Focus on activities for which you have a comparative advantage and outsource whatever else you can. Exploit your edges! Also, spend a significant amount of your time and resources increasing your comparative advantage(s). Become as much of an expert as possible at whatever you are focusing on, though this works better if whatever you are focusing on has increasing returns to expertise. So for instance, getting to the top .1% of programmers is worth a lot compared to even being in the top 1%, but being in the top .1% of elementary school teachers probably not so much.
That shouldn't discourage you from giving random stuff a try sometimes but I think that should get a limited amount of resources. What I have mostly learned from trying out a lot of different things is that most things are a lot harder than I think they will be. Trying to make money off a website and failing will teach you some things, but probably not the valuable secrets that people who actually make a lot of money off of websites know. In my opinion if you want to maximize your value to the world, or to yourself, you should aim to maximize the number of valuable secrets* you know and can exploit. In my experience you have to really specialize to learn those secrets so that should dominate your productive time.
Another suggestion, somewhat related, is that you should focus on the activities that have the highest expected monetary reward. Prices are a valuable signal that represent the collected wisdom of a lot of reasonably rational actors. They should be an important part of your calculation of how to spend your time. In other words, if someone is willing to hand you a pile of money to do something, that probably means they have thought long and hard about it and consider whatever they want you to do to be very valuable. You should think long and hard about it before you decide that some other activity that no one is willing to pay you anything for is actually more valuable.
*maybe rare knowledge is a better term, since they don't literally have to be secret, just unknown to most non-experts and difficult to discover.
Hm, I wonder if there is some sort of fundamental trade-off between being a specialist (as you describe here) and being more of a jack-of-all-trades opportunist.
hmmm - not necessarily. With this heuristic, the common wisdom says it's much more important that we spend our time working on the docks... or hedge-fund twiddling.. rather than teaching children.
Socially I'd consider the latter far more important, both short and long-term, but more powerful unions have made the former job better-compensated, and the middle-one... well they grabbed that wealth for themselves despite the long-range utility to the rest of the species.
So yes - a heuristic with some benefit, but keep in mind its many failure modes.
I've been working on a similar problem in a slightly different way. The problem as, I would phrase it, is "What should I do next?" Instead of turning to heuristics, I'm writing a program that calculates the utility of each task and shows me a list sorted by utility.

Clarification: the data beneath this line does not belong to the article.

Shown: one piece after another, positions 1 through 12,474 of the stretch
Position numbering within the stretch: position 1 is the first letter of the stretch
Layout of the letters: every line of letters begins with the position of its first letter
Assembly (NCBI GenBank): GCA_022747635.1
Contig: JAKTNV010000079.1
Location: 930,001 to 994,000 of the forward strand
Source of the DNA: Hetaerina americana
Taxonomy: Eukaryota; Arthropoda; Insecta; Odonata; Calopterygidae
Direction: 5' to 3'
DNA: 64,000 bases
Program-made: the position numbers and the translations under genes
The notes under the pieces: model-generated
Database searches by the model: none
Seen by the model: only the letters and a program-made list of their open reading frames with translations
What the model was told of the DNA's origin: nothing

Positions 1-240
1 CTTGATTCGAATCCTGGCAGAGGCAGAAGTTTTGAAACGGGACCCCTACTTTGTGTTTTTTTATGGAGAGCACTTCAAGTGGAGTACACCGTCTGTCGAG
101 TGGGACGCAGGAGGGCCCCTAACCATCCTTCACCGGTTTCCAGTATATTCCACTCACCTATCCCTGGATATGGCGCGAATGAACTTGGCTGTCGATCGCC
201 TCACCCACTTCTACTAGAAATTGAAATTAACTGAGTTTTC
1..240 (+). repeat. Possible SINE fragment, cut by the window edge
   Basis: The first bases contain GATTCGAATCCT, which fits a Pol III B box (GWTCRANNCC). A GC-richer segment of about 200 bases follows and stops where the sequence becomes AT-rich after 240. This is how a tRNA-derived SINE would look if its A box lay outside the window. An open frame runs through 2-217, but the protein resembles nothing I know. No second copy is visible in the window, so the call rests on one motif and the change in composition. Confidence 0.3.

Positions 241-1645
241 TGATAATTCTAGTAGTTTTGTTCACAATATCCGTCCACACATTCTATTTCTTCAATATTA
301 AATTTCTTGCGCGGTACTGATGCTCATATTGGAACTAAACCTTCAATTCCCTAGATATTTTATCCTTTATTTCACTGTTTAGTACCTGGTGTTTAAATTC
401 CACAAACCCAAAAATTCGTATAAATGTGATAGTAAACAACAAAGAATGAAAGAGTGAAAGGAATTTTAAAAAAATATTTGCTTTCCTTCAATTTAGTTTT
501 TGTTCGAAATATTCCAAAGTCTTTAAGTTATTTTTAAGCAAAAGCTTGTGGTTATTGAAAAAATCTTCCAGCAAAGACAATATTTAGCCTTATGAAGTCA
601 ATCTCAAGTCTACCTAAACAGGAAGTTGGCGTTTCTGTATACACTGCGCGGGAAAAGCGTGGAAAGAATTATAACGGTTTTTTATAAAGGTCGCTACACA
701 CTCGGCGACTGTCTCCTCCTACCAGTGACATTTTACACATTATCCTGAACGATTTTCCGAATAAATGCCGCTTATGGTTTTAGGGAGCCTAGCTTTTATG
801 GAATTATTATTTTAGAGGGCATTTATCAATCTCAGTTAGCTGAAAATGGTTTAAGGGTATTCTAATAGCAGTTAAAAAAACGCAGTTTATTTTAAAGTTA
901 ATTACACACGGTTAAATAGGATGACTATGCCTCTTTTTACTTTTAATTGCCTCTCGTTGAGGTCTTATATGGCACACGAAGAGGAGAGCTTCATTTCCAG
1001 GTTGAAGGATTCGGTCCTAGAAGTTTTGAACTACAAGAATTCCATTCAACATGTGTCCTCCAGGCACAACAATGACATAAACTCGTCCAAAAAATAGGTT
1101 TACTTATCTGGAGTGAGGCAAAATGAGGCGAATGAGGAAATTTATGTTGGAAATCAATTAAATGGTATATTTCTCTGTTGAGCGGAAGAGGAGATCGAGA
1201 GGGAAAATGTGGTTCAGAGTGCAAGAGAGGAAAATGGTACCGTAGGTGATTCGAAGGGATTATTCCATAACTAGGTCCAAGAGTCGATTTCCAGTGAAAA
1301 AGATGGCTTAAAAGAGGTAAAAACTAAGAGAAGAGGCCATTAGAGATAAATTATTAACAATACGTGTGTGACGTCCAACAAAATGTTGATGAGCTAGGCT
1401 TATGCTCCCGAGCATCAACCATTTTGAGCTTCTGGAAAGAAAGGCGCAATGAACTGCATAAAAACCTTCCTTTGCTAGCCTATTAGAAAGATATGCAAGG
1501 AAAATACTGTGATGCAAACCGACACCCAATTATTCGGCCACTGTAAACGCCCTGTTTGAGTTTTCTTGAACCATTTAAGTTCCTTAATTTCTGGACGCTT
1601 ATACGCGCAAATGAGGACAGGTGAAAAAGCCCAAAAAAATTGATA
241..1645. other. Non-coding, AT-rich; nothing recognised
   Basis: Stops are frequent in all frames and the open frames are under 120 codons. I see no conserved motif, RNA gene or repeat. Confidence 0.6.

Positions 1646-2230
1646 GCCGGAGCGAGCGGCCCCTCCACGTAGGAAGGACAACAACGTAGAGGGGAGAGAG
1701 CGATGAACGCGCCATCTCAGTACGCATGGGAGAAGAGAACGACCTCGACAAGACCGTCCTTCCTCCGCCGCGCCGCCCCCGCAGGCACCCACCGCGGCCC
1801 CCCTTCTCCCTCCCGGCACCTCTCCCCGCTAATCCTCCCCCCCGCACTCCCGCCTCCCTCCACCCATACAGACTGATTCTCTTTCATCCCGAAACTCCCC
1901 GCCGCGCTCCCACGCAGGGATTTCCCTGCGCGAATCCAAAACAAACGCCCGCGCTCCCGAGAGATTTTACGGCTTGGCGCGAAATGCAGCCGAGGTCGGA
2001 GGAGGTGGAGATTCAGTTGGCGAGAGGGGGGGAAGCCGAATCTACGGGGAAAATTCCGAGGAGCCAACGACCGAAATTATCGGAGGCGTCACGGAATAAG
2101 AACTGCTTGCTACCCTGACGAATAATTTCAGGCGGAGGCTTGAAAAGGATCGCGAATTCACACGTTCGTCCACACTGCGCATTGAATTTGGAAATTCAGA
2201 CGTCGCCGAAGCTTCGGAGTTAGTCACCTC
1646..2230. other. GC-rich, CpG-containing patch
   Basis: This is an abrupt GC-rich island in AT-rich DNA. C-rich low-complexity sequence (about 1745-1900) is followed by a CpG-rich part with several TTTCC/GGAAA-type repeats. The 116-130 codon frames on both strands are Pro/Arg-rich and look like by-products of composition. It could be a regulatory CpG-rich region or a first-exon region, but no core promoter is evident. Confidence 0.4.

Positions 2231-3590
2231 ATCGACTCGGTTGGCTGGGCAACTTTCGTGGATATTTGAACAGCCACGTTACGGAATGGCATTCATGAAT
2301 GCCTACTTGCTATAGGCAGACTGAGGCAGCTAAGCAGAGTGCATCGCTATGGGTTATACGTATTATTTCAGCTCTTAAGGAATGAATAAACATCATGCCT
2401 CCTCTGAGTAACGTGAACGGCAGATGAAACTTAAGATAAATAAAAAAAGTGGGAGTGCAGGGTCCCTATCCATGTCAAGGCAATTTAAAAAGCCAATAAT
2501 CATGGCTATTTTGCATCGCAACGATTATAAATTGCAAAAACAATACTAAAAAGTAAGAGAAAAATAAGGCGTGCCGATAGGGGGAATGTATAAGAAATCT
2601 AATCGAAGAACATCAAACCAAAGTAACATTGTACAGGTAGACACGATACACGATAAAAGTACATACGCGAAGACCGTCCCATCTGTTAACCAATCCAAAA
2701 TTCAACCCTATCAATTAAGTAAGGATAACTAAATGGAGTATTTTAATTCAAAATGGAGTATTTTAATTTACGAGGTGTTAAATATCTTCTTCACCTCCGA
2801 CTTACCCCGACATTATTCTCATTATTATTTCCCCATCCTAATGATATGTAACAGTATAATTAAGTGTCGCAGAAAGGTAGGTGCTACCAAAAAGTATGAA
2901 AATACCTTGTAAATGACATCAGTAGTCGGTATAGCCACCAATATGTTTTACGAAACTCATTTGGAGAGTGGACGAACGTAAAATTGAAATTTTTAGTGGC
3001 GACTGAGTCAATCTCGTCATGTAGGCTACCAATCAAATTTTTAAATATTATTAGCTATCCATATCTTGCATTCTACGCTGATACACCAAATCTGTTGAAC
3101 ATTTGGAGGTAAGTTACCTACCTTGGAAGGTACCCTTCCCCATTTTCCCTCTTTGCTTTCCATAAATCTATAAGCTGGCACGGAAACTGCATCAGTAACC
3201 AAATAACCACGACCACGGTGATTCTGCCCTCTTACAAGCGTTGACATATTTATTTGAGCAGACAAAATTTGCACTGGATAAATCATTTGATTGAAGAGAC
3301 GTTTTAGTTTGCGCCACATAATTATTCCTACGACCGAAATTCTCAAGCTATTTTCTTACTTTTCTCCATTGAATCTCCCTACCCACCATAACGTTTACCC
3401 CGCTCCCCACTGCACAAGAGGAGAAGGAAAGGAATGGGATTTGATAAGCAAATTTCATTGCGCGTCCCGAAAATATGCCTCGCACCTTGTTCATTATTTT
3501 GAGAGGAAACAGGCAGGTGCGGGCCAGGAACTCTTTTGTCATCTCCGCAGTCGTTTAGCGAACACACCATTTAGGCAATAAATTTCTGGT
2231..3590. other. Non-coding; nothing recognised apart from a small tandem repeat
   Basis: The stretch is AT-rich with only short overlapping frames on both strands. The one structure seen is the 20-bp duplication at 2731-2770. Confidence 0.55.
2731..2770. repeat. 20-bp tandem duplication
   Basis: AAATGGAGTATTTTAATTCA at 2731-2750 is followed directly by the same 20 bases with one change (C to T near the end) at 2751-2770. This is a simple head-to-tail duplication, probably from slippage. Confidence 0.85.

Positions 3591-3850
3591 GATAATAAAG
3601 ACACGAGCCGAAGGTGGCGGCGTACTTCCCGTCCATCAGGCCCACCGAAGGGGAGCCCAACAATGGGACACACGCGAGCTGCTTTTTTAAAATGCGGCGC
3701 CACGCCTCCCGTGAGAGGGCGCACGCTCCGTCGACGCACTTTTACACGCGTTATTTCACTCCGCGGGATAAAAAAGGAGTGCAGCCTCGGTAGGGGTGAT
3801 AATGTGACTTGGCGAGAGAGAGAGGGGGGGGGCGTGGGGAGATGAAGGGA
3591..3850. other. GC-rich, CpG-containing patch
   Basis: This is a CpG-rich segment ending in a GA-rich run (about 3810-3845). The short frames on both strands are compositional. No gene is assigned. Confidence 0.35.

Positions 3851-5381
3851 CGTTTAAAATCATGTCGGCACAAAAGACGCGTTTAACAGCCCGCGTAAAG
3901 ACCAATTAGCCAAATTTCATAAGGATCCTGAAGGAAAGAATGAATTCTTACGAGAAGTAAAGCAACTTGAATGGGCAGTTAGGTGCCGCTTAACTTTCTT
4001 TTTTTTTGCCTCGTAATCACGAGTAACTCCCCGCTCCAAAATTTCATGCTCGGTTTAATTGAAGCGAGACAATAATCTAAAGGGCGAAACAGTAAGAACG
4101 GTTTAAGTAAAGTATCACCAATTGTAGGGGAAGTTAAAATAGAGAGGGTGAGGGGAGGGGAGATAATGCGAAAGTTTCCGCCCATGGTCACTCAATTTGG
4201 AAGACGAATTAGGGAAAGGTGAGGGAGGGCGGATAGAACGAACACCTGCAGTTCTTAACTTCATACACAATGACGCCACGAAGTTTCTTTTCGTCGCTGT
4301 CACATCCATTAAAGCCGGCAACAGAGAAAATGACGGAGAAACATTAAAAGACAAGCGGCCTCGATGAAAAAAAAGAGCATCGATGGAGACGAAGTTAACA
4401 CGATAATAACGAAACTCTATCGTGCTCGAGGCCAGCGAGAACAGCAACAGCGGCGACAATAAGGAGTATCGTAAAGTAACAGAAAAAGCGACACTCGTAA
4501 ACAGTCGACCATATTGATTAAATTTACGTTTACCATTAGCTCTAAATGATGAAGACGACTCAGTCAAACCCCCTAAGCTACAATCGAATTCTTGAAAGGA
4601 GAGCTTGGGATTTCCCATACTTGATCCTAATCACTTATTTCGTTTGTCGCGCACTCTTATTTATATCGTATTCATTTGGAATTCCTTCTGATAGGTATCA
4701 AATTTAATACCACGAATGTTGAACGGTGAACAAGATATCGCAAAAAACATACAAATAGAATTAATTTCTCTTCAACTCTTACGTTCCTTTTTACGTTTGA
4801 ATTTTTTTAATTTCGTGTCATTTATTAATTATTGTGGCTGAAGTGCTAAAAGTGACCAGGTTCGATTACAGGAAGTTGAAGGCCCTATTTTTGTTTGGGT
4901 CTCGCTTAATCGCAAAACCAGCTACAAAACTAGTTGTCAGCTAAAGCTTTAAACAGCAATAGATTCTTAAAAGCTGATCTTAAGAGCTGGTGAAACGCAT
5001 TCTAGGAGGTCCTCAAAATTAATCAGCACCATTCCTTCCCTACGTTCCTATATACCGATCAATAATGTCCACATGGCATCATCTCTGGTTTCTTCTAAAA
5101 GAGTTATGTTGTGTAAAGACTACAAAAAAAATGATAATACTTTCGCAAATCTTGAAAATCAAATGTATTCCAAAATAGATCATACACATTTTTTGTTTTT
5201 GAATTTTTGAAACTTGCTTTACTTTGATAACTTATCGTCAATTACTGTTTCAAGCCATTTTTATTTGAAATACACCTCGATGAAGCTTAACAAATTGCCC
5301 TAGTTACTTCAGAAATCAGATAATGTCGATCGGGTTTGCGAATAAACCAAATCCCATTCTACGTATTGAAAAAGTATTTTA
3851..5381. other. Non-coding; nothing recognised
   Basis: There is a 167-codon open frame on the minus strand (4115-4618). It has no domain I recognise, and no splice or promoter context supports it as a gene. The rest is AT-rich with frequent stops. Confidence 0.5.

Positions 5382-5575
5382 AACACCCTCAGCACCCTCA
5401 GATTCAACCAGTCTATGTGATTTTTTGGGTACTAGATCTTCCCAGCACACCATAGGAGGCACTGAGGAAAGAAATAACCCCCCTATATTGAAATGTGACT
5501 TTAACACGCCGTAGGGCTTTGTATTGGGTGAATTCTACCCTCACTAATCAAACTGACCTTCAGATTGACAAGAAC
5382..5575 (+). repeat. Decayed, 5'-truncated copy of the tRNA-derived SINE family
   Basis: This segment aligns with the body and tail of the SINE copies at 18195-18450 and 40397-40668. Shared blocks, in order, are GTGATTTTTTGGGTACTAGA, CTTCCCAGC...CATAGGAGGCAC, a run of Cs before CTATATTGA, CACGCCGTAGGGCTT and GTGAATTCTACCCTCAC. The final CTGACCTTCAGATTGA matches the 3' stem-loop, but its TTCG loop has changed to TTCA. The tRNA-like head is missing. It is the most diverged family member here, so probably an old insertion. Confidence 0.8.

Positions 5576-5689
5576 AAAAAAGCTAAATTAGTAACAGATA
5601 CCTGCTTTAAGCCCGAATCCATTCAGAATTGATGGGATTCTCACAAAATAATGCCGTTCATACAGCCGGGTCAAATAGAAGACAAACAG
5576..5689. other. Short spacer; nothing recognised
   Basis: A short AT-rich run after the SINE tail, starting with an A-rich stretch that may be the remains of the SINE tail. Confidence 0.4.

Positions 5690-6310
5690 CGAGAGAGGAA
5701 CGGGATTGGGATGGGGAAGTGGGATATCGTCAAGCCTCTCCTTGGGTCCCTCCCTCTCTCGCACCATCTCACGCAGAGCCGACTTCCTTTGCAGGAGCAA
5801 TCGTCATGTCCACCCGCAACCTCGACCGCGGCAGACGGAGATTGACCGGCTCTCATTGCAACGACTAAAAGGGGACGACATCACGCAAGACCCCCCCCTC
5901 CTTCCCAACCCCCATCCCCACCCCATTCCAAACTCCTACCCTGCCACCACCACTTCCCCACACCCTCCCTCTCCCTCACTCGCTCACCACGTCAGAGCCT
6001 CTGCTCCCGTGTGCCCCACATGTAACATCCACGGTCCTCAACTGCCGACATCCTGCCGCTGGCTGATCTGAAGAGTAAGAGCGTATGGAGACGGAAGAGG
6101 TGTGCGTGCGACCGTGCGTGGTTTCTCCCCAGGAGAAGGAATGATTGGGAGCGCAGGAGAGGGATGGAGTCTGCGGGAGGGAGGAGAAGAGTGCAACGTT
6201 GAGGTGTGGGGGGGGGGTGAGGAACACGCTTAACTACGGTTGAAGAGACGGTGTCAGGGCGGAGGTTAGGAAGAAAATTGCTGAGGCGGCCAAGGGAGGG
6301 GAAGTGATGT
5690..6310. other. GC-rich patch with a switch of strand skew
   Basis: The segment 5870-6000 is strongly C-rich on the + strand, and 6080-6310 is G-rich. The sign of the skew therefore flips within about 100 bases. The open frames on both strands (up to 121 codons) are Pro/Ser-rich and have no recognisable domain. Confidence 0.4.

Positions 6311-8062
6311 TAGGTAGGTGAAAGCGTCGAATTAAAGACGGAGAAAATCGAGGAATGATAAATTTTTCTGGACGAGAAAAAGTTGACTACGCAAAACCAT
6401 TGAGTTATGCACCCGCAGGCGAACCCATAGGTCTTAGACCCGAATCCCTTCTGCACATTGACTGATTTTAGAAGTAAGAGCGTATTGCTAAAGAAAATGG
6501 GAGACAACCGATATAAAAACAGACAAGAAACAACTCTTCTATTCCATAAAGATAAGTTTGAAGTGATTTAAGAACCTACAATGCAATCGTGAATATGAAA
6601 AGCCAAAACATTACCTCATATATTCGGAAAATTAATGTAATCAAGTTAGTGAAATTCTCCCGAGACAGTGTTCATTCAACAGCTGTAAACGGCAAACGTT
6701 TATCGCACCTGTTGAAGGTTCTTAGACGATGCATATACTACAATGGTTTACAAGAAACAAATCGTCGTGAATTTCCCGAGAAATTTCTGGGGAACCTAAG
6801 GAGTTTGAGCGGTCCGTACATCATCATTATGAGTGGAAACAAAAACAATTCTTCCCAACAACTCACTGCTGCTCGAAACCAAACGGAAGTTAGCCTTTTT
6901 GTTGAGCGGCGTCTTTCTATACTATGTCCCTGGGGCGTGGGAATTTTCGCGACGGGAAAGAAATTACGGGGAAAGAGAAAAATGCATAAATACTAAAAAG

The basic method I'm using to generate utility estimates is assigning tasks a significance value from 1 to 99. I multiply that by a function that increases with respect to the time the task was inputted into the program. That way, tasks naturally percolate to the top over time--and more important tasks rise faster.
My goal is to eventually input everything from my core values down to specific task components and chain them together using probabilities in order to arrive at a recommended task list that's far more optimal than what I can do on my own.
One problem I've encountered is just as you described in your post; each feature is taking longer to complete than I initially expected. I continue to waver in my sense of whether working on it is worthwhile at all, but I work on it anyway because when I ask myself what I should do next, my first thought is usually to find a better way to answer the question.
With similar keys: If they're the same brand of lock, and you control both, you can get one re-keyed to be the same as the other.
Locksmiths will do this, or if you buy a new lock of that brand at Lowe's and bring that existing key (and the person who knows how to do this is afoot), they will re-key the lock to match your existing key, at no extra charge.
Good question. I'm sure there is something that prompted your interest. How is the legality? Are there expected benefits beyond fun?
My experience is that I tend to be unusually rational for maybe a day after I finish tripping.
2C-I is an unscheduled research chemical. However, it's chemically related to mescaline and thus can be prosecuted under drug analog laws. But most people really don't care about these drugs, and when they do they tend to get emergency scheduled. "Pseudo-legal" is a good way to describe it.
The benefit for me in taking 2C-E was that it shocked me into seeing a psychiatrist. (Tripping epiphany: happiness is chemical. DUH!) Other people report "spiritual" benefits from these drugs (I'm not so into that). There can be some intellectual epiphanies that are not solely caused by the drug temporarily making you stupid, ie, theyr'e actually valid. For instance, I'm sure Robin Hanson would drop that line about video games offering much of the gains of virtual reality if he tried it. But mostly it's just fun.